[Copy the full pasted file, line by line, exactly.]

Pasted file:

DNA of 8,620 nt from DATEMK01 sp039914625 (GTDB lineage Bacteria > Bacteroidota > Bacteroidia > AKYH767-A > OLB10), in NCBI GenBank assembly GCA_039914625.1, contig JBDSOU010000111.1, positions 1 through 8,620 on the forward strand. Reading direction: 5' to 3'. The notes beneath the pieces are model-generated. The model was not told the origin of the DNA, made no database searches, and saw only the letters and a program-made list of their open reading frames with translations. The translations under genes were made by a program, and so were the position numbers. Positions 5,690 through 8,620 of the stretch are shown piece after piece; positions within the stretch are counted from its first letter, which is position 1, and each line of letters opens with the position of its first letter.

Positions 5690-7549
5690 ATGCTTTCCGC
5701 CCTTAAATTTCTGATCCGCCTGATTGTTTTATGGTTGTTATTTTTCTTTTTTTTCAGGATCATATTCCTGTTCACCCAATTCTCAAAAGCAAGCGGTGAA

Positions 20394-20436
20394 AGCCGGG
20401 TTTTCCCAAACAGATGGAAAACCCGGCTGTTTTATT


DNA of 8,620 nt from DATEMK01 sp039914625 (GTDB lineage Bacteria > Bacteroidota > Bacteroidia > AKYH767-A > OLB10), in NCBI GenBank assembly GCA_039914625.1, contig JBDSOU010000111.1, positions 1 through 8,620 on the forward strand. Reading direction: 5' to 3'. The notes beneath the pieces are model-generated. The model was not told the origin of the DNA, made no database searches, and saw only the letters and a program-made list of their open reading frames with translations. The translations under genes were made by a program, and so were the position numbers. Positions 5,690 through 8,620 of the stretch are shown piece after piece; positions within the stretch are counted from its first letter, which is position 1, and each line of letters opens with the position of its first letter.

Positions 5690-7549
5690 ATGCTTTCCGC
5701 CCTTAAATTTCTGATCCGCCTGATTGTTTTATGGTTGTTATTTTTCTTTTTTTTCAGGATCATATTCCTGTTCACCCAATTCTCAAAAGCAAGCGGTGAA

Positions 20394-20436
20394 AGCCGGG
20401 TTTTCCCAAACAGATGGAAAACCCGGCTGTTTTATT